We live in a community of hardworking folk and, among us, is a community of artists who lend grace, beauty and a wealth of spirit to the region.
They are down the side streets in spaces that they’ve set aside for their art, in converted farm buildings and garages, having overrun kitchen counters, closets, and cluttered places in their homes.
The soil and clay around these parts is fertile for the various arts.
They work at their crafts down dirt roads, make and show what they’ve wrought on town and county art tours, and bring their inspired creations to local festivals when they are not shown on-line.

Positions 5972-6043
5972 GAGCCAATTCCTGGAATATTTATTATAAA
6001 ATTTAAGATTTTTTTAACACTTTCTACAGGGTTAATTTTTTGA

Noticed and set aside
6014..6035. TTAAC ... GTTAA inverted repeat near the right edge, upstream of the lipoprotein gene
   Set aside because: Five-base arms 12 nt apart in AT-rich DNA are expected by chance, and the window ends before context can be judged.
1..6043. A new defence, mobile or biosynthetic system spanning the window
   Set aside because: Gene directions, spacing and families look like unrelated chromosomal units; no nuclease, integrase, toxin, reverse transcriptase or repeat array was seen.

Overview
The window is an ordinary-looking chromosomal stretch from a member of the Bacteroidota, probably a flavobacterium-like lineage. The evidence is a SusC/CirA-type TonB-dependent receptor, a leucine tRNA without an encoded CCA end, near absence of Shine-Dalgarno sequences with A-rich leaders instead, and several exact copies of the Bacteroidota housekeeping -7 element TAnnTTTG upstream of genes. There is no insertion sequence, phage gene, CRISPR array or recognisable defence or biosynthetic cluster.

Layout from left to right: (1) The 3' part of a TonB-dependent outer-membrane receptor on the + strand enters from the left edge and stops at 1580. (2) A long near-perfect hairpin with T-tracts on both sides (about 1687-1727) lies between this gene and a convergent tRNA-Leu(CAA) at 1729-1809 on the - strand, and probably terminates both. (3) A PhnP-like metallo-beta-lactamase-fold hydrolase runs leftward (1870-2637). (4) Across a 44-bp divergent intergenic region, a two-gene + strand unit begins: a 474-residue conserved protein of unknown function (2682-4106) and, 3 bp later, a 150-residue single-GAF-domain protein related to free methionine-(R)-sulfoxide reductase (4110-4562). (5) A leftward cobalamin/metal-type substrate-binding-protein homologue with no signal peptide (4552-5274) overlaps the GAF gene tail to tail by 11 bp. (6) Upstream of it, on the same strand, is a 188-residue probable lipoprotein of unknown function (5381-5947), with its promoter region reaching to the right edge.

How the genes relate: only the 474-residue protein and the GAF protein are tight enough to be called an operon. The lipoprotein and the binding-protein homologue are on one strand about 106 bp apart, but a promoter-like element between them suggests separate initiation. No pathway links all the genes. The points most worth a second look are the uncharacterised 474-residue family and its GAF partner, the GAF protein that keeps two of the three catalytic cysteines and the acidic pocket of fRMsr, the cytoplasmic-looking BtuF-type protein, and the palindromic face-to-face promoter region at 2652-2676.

They work at their art because they love it, inspired by the smoothness of formed clay, an attempt to synthesize a media array, to play with the forgiveness of oil brushed on a stretched canvas, the challenge of water colors, or acrylics, or a charcoal drawing stick, a string of stones to make a necklace, or wool to make a scarf, inspired to try to create something no one’s ever made quite like what they’ve imagined and made concrete and real.
They have a passion to invoke their gifts, creating when they can get away from their “real” work, until, they dream, they can make their art full time, and give up “their day job.”
Thus has it always been.
Jill Evans-Kavaldjian, the President of the Loudoun County Arts Council said, “I was struck by the reflection of the trees outside on the tiles inside and captured what I saw with colored pencils and a varnish.”